Acceptance

Buddhism feeds Dieow’s daily practice. Without regret or mournfulness, Dieow has come to peace with his fate. For him, death falls into the cycle of rebirth, samsara. Perhaps this ill fate is part of bigger karmic tale – one that reflects his own past actions and present doings. Accepting his fate comes with a grounded temperament, spreading love and gratitude despite difficult circumstances.

He’s been told chronic kidney disease could end his life any day now.

“I used to ask, ‘Why me? Why now?’” says Dieow, “Now, I know it’s more important to be strong than disease free.”

On several of his own hospital visits, Dieow’s most memorable moments are surprisingly not of his own suffering. He recounts seeing and empathizing with many other patients who fare worse, thinking: they may never leave the walls of this sickly room. With this perspective, Dieow describes his impending death as “normal.”

Belief systems and culture affect how one understands and handles hardship. Dieow’s identity as both Thai and Buddhist encourages acceptance as part of life. For many rural Thai people, this attitude actually mitigates mental strife.

In his humble testimony, Dieow shares that he does not want to be pitied.  

Although Dieow is unable to read more than a page or two at a time, his religious books bring him comfort.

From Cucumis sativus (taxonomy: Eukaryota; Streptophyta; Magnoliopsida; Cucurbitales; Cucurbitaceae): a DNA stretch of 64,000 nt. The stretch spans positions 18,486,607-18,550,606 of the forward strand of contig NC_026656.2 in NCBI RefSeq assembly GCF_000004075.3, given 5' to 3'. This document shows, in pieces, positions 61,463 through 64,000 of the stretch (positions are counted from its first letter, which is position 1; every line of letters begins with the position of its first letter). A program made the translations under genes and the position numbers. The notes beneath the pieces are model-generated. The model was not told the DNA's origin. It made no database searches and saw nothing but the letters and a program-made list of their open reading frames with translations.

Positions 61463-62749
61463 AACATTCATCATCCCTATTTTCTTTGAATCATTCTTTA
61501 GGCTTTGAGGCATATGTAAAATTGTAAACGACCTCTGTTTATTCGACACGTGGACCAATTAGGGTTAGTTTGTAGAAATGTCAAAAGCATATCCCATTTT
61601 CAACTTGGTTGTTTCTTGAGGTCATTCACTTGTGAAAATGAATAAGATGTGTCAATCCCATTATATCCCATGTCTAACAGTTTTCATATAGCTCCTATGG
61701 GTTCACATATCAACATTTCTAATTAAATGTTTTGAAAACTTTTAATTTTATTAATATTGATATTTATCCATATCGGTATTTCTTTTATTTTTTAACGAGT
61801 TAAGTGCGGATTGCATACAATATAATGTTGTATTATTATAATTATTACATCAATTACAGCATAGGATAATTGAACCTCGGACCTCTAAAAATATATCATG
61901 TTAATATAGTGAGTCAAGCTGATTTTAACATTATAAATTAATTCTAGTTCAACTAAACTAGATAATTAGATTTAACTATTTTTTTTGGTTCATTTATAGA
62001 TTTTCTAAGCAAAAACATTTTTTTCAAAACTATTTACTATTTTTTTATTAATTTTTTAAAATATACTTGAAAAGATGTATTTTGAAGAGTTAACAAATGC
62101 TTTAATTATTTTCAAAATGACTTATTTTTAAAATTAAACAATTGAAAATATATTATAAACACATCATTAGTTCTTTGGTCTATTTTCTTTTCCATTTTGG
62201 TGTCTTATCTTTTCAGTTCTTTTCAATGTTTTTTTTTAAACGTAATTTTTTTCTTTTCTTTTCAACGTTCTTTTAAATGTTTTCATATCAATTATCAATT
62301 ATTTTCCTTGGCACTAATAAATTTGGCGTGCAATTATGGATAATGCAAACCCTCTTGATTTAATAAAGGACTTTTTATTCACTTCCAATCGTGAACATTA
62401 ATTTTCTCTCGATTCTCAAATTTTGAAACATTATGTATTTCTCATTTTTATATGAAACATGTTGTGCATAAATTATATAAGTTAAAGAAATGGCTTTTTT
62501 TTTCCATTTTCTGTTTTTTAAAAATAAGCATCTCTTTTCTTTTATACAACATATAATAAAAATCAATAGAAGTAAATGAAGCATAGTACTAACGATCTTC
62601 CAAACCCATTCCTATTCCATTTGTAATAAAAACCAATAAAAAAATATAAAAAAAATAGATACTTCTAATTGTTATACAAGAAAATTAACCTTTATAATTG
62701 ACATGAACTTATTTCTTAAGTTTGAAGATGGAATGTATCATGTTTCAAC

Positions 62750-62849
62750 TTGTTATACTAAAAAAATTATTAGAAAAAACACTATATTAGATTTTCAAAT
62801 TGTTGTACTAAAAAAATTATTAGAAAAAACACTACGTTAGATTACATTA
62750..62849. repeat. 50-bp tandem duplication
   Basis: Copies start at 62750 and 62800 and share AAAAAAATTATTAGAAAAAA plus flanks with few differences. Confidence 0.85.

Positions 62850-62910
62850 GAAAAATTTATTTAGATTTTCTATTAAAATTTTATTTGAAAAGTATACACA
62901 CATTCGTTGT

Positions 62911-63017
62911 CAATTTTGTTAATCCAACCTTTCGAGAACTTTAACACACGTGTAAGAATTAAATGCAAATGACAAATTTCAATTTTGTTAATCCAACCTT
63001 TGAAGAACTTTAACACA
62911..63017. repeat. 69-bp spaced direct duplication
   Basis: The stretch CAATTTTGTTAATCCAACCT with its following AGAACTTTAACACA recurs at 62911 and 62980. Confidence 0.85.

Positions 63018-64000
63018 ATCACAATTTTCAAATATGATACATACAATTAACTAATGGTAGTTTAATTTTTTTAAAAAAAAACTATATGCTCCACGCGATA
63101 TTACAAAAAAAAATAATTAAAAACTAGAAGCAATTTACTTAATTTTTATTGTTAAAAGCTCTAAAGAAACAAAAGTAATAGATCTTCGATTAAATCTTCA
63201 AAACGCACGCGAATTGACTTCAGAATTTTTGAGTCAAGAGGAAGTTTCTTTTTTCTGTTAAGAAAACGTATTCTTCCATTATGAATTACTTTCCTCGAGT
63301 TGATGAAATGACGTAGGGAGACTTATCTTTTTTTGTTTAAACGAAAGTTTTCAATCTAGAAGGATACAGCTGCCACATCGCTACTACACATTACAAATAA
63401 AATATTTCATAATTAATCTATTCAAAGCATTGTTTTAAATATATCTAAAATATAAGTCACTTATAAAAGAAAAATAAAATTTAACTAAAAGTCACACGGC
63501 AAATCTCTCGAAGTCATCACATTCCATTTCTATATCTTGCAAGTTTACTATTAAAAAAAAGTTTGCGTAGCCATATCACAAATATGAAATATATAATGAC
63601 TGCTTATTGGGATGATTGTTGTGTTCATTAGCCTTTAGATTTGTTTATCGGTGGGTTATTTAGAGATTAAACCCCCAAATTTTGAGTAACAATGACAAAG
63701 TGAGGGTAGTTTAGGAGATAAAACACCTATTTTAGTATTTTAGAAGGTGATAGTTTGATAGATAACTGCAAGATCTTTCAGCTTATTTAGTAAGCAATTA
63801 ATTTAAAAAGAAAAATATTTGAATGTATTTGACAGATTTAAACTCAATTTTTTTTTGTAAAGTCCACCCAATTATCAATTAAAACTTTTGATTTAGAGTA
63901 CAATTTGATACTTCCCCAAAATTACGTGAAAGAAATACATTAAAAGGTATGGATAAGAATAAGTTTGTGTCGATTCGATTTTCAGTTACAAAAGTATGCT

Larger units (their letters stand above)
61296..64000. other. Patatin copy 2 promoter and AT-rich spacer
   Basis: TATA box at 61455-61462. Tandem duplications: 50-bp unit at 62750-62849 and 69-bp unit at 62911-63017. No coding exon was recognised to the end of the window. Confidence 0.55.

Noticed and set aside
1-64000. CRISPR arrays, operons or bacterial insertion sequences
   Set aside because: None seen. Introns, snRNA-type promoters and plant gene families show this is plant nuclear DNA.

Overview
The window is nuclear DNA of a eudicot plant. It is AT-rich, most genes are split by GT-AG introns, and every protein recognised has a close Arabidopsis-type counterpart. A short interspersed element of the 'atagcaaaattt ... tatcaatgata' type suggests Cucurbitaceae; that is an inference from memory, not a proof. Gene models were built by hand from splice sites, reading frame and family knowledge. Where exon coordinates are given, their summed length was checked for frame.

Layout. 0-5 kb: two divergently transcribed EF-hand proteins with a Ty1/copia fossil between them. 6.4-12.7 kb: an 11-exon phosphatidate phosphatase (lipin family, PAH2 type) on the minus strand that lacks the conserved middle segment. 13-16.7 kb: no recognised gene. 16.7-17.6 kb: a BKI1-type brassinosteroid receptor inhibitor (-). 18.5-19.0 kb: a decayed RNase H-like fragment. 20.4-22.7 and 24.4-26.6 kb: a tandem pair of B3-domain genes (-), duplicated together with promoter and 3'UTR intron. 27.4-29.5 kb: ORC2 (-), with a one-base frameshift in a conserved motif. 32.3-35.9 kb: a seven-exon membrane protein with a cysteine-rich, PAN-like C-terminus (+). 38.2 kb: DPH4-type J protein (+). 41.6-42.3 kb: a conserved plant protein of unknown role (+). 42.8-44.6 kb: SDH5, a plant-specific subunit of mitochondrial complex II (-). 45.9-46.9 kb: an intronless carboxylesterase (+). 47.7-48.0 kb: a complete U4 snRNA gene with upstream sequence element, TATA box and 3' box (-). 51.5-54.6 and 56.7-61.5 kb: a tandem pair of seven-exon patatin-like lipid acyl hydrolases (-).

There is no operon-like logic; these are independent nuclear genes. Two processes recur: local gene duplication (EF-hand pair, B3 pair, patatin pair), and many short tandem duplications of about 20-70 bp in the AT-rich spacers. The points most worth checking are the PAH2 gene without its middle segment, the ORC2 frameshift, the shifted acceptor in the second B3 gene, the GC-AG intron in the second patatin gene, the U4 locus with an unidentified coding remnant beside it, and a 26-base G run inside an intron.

Instead, he would like to be known as a man who enjoys visits from friends and doctors. He appreciates the attentive care he has been given and only regrets that he has become too weak to weave nets or read very much.
Though these hobbies are harder to perform with withering flesh, he smiles a wide grin while sharing his favorite pastimes.

Dieow sits on the front porch of his house, happy to be spending time with visitors.

His days dwindle.

His name translates to ‘alone,’ but his story is quite the contrary. His mother and doctors are faithfully by his side.

While he and his support system can only do so much, larger systems will not do enough.

Economic and social systems have been instrumental in the onset of his disease. Still, the Universal Coverage Scheme will not even cover Dieow’s transportation costs.

His life edges to a close, unseen and unremarked, like the lives of the vast majority of the poor. He is a testament to the many others who have stumbled up against similar barriers that determine their fates.

Dieow, like the many others before him, accepts his looming death.

Thailand’s universal health scheme welcomes Dieow with open, loving arms. Standing ever just beyond his reach, it applauds its hero’s fortitude.


“Part I: Ones Man’s Looming Fate” can be read here.

Praveena Fernes is a public health student at Tulane University in New Orleans, LA. Abbey Marino is a sociology and economics student at the University of Tulsa. They have been studying about development and public health issues in Khon Kaen for the last four months.

Photography by Praveena Fernes